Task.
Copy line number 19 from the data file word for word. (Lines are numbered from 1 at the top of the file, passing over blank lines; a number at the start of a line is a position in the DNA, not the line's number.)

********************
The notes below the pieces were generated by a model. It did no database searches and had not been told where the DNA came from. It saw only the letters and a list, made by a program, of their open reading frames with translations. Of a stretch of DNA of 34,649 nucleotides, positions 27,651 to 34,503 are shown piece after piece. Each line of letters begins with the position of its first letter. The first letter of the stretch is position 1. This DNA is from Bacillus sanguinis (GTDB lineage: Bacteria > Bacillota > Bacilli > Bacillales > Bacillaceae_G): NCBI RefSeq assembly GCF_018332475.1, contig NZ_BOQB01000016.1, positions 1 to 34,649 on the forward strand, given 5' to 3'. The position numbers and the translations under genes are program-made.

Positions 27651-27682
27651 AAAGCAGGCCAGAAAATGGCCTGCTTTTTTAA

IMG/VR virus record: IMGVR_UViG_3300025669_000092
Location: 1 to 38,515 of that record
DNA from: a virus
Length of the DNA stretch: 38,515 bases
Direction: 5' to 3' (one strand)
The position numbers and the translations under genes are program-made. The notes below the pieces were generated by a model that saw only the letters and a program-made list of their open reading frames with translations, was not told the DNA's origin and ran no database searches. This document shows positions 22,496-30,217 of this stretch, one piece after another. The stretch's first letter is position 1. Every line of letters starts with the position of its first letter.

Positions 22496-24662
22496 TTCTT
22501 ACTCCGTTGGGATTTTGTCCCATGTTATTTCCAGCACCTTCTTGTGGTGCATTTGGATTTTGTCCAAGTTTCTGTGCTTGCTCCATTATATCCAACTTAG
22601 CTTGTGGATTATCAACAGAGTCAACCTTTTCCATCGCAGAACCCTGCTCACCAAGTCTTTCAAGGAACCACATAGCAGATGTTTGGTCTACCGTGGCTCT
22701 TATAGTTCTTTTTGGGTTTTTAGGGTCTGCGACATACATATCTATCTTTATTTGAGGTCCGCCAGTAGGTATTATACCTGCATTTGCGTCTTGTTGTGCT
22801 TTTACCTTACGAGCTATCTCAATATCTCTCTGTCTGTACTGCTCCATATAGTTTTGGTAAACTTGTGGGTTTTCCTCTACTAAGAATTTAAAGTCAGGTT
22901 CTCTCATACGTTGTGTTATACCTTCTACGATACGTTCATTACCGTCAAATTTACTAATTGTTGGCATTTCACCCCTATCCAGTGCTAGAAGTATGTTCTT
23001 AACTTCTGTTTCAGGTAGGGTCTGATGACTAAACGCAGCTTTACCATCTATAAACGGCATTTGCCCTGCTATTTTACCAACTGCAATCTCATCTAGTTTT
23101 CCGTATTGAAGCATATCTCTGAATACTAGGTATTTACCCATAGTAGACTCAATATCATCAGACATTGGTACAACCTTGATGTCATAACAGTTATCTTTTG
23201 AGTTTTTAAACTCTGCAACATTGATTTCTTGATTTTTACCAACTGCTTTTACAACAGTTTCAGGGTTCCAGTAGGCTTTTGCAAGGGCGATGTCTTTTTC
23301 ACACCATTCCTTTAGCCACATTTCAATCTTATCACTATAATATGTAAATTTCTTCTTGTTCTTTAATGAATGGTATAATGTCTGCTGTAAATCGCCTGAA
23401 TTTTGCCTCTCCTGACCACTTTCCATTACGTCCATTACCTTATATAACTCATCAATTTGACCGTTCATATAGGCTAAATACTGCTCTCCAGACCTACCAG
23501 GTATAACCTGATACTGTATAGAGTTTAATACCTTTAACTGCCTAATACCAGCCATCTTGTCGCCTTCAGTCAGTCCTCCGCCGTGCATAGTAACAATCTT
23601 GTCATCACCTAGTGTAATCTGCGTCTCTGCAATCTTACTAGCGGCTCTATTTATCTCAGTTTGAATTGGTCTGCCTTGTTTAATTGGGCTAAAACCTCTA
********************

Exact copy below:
23201 AGTTTTTAAACTCTGCAACATTGATTTCTTGATTTTTACCAACTGCTTTTACAACAGTTTCAGGGTTCCAGTAGGCTTTTGCAAGGGCGATGTCTTTTTC